Amazing Stories, vol. 1, no. 4, July 1926
A few letters have come to the Editor’s desk from some readers who wish to know what prompts us to so frequently preface our stories in our introductory remarks with the statement that this or that scientific plot is not impossible, but quite probable.
These readers seem to have the idea that we try to impress our friends with the fact that whatever is printed in Amazing Stories is not necessarily pure fiction, but could or can be fact.
That impression is quite correct. We DO wish to do so, and have tried to do so ever since we started Amazing Stories. As a matter of fact, our editorial policy is built upon this structure and will be so continued indefinitely.
The reason is quite simple. The human mind, not only of today, but of ten thousand years ago also is and was so constituted that being merged into the present it can see neither the past nor the future clearly. If only five hundred years ago (or little more than ten generations), which is not a long time as human progress goes, anyone had come along with a story wherein radio telephone, steamships, airplanes, electricity, painless surgery, the phonograph, and a few other modern marvels were described, he would probably have been promptly flung into a dungeon.
All these things sounded preposterous and the height of nonsense even as little as one hundred years ago, and, lo and behold! within two generations we take these marvels and miracles as everyday occurrences, and do not get in the least excited when we read of recent reports that it will be possible, within a year or less, to see as well as hear your sweetheart a thousand miles away, without intervening wires or connections of any sort.
So when we do read one of these to us “impossible” tales, in Amazing Stories, we may be almost certain that the “impossibility” will have become a fact perhaps before another generation—if not much sooner. It is most unwise in this age to declare anything impossible, because you may never be sure but that even while you are talking it has already become a reality. Many things in the past which were declared impossible, are of everyday occurrence now.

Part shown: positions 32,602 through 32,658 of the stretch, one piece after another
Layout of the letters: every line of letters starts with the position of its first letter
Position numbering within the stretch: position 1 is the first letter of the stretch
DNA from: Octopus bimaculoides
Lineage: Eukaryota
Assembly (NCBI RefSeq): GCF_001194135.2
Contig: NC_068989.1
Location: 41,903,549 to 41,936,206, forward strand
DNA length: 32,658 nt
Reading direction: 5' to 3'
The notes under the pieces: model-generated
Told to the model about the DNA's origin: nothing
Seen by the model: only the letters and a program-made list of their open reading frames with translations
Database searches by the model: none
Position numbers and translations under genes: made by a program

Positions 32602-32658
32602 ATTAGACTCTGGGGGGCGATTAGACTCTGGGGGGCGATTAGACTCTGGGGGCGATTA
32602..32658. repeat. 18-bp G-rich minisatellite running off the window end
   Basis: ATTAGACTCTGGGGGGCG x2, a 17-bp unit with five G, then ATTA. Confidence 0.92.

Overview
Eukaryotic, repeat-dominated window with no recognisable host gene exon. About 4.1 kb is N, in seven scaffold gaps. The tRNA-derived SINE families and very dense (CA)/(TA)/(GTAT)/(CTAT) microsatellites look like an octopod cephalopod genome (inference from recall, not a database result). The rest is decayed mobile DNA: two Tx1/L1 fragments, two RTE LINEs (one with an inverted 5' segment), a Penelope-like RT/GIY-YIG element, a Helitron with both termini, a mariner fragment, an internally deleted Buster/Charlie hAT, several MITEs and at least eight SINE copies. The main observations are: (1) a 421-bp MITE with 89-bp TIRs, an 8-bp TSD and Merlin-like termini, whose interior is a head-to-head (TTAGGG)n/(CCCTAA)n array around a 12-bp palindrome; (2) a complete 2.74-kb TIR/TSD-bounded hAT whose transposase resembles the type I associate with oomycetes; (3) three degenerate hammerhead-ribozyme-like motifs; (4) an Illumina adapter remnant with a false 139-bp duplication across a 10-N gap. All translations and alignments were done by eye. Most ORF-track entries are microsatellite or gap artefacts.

There are few stories published in this magazine that can be called outright impossible. As a matter of fact, in selecting our stories we always consider their possibility. We reject stories often on the ground that, in our opinion, the plot or action is not in keeping with science as we know it today. For instance, when we see a plot wherein the hero is turned into a tree, later on into a stone, and then again back to himself, we do not consider this science, but, rather, a fairy tale, and such stories have no place in Amazing Stories.
Of course once in a great while an author may take some liberties, as happened, for instance, in the conclusion of “A Trip to the Center of the Earth,” printed in this issue.
Jules Verne brought back his heroes in a most improbable manner. But this one defect does not detract from the story as a whole, throughout which good science is maintained. It is only when the entire plot becomes frankly impossible, or far too improbable, that we draw the line.
And it should never be forgotten that the educational value of the scientifiction type of story is tremendous.
Mr. G. Peyton Wertenbaker, author of “The Man from the Atom,” says this on the same subject:
“Amazing Stories should appeal, however, to quite a different public (referring to the sex-type of literature). Scientifiction is a branch of literature which requires more intelligence and even more aesthetic sense than is possessed by the sex-type reading public. It is designed to reach those qualities of the mind which are aroused only by things vast, things cataclysmic, and things unfathomably strange. It is designed to reach that portion of the imagination which grasps with its eager, feeble talons after the unknown. It should be an influence greater than the influence of any literature I know upon the restless ambition of man for further conquests, further understandings. Literature of the past and the present has made the mystery of man and his world more clear to us, and for that reason it has been less beautiful, for beauty lies only in the things that are mysterious. Beauty is a groping of the emotions towards realization of things which may be unknown only to the intellect.